It surely has been a while since there’s been a running post up here. Let’s rectify that, shall we?
So after I ran LA (a very comfortable 3:46), I decided it would be wise to rest this weird abdominal strain thing (which I now think was/is an inguinal ligament strain), so I did sorta kinda do some rest, and then it wasn’t getting better, and so then I took some real time off, and after about 7 weeks of not running (hiking and gym were allowed), I decided, Eh, heck with it, and resumed. So I’ve been back and running for about a month now and while the strain is definitely still there, it is pretty slight feeling and hasn’t gotten worse. I’m scheduled to get an MRI one of these days (a hernia was ruled out months ago), so until someone is all STOP RUNNING I’m going to continue. (There’s also this thing with my talus, which feels bruised based on some collapsing my left foot is doing during its pronation cycle, but I don’t know what’s up with that, and beyond ankle/foot/calf strengthening, I don’t know what can be done, so deal with it, girlie.)
Since returning, I’ve been running with a Garmin 210 and it’s been fantastic. I use the heart rate monitor and it’s been a nice gauge of output, as opposed to feel or pace. Now, my easy runs are actually easy, and my hard runs are actually hard, consistently. Not to mention, having elevation information (after uploading the workout to the Garmin website) has been really interesting. Suddenly a 7 mile run isn’t just a 7 mile run. It’s now 3,000 feet in 7 miles, or 1,500 feet in 14 miles. So it does change a lot of the context I have for workouts. Distance isn’t necessarily the best summary.
St. George is the first weekend of October, so last week was technically the first of my 16 week cycle. Prior to that, I was doing lots of base stuff: shorter trail runs, some hill workouts, and little 5 mile jaunts about the neighborhood. I’ve also been experimenting with running two days in a row, something I’ve never done, just to see how the body responds. Usually the back to back thing ends up pairing a hill workout (6-10 uphill sprints with a few miles on either side as a warm up/cool down) with an easy short/medium distance run. So far, pretty good. No major aches or pains or anything. I’m slowly learning that it’s okay to finish a workout not feeling utterly spent, so that’s been contributing to the slightly increased load.
My basic schedule week to week has looked something like this: Saturday longer runs (we alternate weekly between trail and road, usually hitting between 10-14 miles), Monday 4-6 mile recovery, Tuesday or Wednesday hill repeats, Thursday a little tempo work within a 5-7 mile run. I’m still playing with the timing of leg workouts in the gym, since tired legs make for bad runs, but I’m getting the hang of it. Mondays seem like the best days to do leg workouts at the moment, since I’d rather be tired for an easy run than for a speed workout or LSD. Leg day pretty much involves a super set of chalice squats (50 lb weight, 6 reps for 4 sets), weighted walking lunges (30 lbs in each hand, focusing on good form), and lunge jumps to exhaustion, followed by a Myrtle routine and some calf raises.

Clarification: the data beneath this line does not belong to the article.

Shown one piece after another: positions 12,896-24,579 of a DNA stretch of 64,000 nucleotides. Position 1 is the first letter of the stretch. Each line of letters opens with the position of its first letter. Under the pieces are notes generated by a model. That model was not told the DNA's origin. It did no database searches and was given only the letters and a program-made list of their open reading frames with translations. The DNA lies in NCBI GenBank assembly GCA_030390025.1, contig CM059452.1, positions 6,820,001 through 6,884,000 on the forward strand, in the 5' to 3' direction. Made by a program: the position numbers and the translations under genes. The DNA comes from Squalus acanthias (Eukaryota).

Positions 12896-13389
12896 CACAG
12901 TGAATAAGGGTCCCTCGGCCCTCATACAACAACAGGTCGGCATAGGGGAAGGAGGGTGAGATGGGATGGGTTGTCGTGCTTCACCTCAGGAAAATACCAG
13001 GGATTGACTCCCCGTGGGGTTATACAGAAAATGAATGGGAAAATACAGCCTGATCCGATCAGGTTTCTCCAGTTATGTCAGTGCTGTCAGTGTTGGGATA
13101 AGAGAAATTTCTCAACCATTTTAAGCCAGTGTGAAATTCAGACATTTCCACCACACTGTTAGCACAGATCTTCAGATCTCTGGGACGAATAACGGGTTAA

As for shoes: after running in the New Balance MR-10 for the past year plus, I recently picked up a pair of the Altra Instincts, and find them to be most agreeable, mostly because of the extra cushion they afford in a minimal model. Did 7 miles in them last night and felt really solid throughout. The pitch is basically: a shoe that fits the shape of your foot, with zero drop, and some cushion. Pretty perfect distance shoe. For technical trails, I don’t know if there’s a better shoe than the New Balance MT-110. I want to call the MR-00s my road shoe, but my feet aren’t build for long barefoot runs (though I do love my Soft Stars). Pretty much everything New Balance is doing these days is perfect.
Now that training is happening in full swing, I’ll be updating weekly on that. My goal for St. George is 3:30, which is an 8 minute mile pace. My speed work indicates that I could go faster (41 minute 10k, 3 minute repeats for 800 X 10), but I haven’t quite found the right training plan to get my endurance there just yet. Hoping a plan that includes lots of speed and stability/strength work coupled with a generous amount of recovery time built in will do the trick. Given that my BQ is 3:05, there’s still a lot of work to do. I’m placing my faith in the hills.
Monday: 6 miles
Tuesday: hill repeats, 4 miles
Thursday: 7 miles
Saturday (tomorrow): 13 miles (Rustic Canyon + Inspiration Point)
Total mileage: 30 miles (need to check on the weekly elevation)